Accordingly, journalists often portray conservative Christians in a one-dimensional fashion, Hagerty said. She recounted a flap that occurred in 1995 when an NPR commentator mocked belief in the Rapture, which many evangelicals hold to be the time when all saved Christians will ascend into the sky to meet Christ. The radio network received some 40,000 letters of protest, Hagerty said, and decided several months later to establish a religion beat.
“This added a dimension to our overall coverage that we had never had before,” Hagerty said. “We realized that people’s religious beliefs shape their world view” and that can help explain much of what happens on the political scene, including the ongoing cultural war over gay marriage.
Still, as Hagerty has found in her reporting, religious believers tend to be fans of science. One survey found that 80% think it has had a mostly positive impact on society. Even 63% of biblical literalists had a very favorable view on science, she said.
Hagerty had some cautionary words of her own about her profession, which she holds partly responsible for a perceived “vicious conflict between religion and science.” Journalists like stories with conflict, she said, as do some scientists who have taken a very aggressive stance in opposition to religion.
But both Hagerty and Ecklund said it is important to arrive at a more nuanced view of the interplay between science and religion. In fact, Hagerty noted, there are many shades of religious belief. “Not all Christians are evangelicals,” she said, and not all evangelicals are biblical literalists.
Scientists need to realize that conservative Christianity is diverse and that—as Ecklund noted—70% of the U.S. population does not identify as evangelical. They also should recognize that a strategy of simply ignoring the religious public is not working, she said.
Much as NPR did 15 years ago, scientists may need to find ways to better understand and engage with religious believers, Hagerty said. While many scientists say they just should be doing science and consider religion to be irrelevant, Ecklund said, a small segment of those she surveyed did feel that religion’s impact on the public’s view of science is so large that it is impossible to ignore.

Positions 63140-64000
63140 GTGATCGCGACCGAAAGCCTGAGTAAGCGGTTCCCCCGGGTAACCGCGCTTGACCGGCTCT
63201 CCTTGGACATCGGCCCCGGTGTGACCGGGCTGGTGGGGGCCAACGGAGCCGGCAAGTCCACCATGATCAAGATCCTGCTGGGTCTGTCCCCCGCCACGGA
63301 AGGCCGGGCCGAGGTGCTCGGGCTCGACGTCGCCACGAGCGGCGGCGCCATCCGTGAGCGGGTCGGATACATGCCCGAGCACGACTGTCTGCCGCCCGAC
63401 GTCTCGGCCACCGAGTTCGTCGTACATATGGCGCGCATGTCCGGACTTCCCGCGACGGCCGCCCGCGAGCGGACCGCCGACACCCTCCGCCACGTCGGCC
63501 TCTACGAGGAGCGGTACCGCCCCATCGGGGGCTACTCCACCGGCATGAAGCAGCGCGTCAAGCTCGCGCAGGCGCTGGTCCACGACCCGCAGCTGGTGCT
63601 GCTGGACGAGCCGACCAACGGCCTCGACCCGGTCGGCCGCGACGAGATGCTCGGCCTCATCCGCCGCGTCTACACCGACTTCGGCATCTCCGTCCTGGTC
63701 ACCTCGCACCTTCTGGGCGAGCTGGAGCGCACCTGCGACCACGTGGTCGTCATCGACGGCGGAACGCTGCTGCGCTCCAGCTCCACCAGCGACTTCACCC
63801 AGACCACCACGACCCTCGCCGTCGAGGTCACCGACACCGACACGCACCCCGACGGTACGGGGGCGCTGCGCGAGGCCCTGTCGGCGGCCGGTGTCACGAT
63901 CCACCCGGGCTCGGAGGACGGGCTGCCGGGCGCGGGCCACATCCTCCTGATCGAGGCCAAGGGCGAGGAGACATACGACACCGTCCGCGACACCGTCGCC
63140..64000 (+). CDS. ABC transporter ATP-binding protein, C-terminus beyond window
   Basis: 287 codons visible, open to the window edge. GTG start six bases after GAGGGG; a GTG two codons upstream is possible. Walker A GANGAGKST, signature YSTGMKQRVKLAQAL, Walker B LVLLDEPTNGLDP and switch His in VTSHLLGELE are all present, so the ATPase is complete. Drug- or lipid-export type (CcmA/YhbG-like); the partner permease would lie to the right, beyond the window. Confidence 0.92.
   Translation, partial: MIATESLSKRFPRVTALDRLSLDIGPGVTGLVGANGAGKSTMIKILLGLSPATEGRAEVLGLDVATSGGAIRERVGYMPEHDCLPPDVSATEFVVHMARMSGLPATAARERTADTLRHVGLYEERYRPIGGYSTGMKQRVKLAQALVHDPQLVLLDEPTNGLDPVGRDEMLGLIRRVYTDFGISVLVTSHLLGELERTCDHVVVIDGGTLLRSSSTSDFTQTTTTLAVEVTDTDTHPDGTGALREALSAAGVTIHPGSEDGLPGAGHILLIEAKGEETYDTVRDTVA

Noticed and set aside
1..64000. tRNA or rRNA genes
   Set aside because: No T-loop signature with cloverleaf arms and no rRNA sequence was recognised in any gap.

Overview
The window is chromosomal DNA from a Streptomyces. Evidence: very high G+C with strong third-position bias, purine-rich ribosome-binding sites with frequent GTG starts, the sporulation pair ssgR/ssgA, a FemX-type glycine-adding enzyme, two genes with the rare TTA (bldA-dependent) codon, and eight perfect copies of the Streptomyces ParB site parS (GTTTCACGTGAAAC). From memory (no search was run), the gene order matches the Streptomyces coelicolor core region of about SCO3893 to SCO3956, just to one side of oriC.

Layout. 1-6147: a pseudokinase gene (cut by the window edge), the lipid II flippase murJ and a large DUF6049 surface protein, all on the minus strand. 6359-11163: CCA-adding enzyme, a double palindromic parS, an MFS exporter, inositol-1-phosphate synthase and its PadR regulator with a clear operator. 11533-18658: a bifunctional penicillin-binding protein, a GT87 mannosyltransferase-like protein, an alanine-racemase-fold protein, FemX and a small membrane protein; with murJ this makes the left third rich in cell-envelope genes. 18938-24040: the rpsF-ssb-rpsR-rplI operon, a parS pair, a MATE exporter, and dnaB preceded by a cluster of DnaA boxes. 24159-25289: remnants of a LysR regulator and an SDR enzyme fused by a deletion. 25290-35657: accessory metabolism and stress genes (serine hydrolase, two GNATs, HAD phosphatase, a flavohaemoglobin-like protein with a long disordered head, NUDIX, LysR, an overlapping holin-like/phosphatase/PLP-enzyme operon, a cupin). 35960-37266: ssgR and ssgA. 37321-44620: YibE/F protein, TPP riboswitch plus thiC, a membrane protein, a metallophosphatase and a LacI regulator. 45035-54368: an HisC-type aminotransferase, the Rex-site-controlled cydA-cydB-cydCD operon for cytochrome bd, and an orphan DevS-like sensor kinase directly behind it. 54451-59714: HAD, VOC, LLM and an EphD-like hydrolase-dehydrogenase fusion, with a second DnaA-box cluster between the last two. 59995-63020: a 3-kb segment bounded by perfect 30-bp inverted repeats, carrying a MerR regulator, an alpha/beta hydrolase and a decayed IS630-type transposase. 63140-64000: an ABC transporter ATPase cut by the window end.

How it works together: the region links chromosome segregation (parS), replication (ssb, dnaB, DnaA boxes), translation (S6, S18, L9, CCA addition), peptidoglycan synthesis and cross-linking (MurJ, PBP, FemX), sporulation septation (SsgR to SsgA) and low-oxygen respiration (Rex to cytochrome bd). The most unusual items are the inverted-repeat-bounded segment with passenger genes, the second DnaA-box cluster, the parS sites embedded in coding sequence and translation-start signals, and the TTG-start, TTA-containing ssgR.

For religious communities, Ecklund said, there also is a message: Scientists can ask difficult questions that can force believers to grapple in a more open way with their religion. She urged religious believers to respond to the concerns of one of the biologists in her survey who felt religion had let her down. “When I asked hard questions I was told just to make a decision to believe,” the biologist told Ecklund. In her experience, she said, religion “was a way that judgment was passed on people who are different.”
Stereotypes about science also persist in religious communities, Ecklund said, including the notion that “it’s just frankly impossible to be a scientist at a top research university and be religious.” Her research demonstrates that is not the case, she said.
More generally, Ecklund said, her research findings “complicate what we think about secularization, the idea that as our society learns more about science, it necessarily becomes less religious.” When asked whether science ultimately will trump religion, Ecklund responds that
it is more appropriate to ask in what areas science holds sway and it what areas religion holds sway. “We need to move beyond narrow conceptions of secularization,” she said.
Hagerty, too, was skeptical of talk that science might eventually replace religion as a dominant force in American life. “America continues to be incredibly religious and successful,” Hagerty said. While noting the rise of secularism in Europe, Hagerty said, “I think it will be a long time, at least in this country, for science to supplant religion.” People derive too much good from it, she said, including transmission of moral values from one generation to the next.
Learn more about the AAAS Dialogue on Science, Ethics, and Religion.
Watch a video of Jennifer Wiseman discussing the future of the science and religion dialogue.